the digital revolution

Young people in the Middle East are using Twitter and Facebook for revolution. Social media platforms have become the best way to get their message out, gain followers and coverage around the world and take on their strict governments.


The Middle East has a very large and unemployed young population, Egypt has a total population of 80.5 million people, 61% are under 30 and 21% of those are unemployed. That’s a lot of defiant young people.

The statistics are very similar across Northern Africa where the movement has spread to Tunisia, Libya and Morocco. Social networks have removed the usual gatekeepers, providing a new free press to challenge governments and form revolution.


Mapping the Youth of the Middle East

For generations young people have been accused of being apathetic towards politics, but Twitter, Facebook and Youtube are proving this wrong. Now we have the space needed to bypass those at the top and get the attention of the world’s media. There are hundreds of activist’s blogs and newspapers, but social media gathers these individual strands together to form something stronger.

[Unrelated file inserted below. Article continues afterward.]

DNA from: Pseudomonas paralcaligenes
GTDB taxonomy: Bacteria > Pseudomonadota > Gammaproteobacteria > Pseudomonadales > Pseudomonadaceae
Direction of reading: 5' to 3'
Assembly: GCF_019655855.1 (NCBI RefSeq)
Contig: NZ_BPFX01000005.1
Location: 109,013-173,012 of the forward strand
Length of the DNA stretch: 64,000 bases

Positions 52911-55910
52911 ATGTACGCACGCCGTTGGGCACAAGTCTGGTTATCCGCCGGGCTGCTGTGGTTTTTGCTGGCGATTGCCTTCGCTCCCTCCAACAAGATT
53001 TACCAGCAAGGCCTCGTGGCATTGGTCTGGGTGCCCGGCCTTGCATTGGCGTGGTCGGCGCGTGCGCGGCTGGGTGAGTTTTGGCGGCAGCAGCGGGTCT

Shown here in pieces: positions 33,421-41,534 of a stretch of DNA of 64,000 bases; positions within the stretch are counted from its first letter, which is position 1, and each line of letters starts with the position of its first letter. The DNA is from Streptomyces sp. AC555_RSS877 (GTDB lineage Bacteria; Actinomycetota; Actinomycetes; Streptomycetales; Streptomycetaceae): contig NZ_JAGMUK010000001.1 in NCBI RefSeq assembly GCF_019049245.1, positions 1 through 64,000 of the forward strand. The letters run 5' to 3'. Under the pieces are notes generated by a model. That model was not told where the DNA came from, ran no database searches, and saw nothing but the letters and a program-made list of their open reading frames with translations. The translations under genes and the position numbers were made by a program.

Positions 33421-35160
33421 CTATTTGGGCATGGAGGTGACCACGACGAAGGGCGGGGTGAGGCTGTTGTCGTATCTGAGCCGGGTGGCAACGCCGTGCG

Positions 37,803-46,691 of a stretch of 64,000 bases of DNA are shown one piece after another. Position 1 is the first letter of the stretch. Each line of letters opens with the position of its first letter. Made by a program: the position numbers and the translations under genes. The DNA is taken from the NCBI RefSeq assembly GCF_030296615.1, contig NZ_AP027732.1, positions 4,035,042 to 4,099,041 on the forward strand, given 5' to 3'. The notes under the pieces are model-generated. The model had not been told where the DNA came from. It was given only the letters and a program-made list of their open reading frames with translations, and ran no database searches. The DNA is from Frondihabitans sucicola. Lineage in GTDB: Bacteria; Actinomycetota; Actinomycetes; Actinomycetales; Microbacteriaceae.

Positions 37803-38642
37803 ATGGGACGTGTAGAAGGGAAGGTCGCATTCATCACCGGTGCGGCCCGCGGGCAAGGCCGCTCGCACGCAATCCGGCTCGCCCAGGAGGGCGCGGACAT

What will this mean for the millions of oppressed and dissatisfied people across the world? It is essential for these sites to remain available to everyone, fearful governments still have the power to shut them down and this needs to be challenged on a global scale. With its autonomy social media has the potential to be a powerful democratic voice and this independence must be protected.



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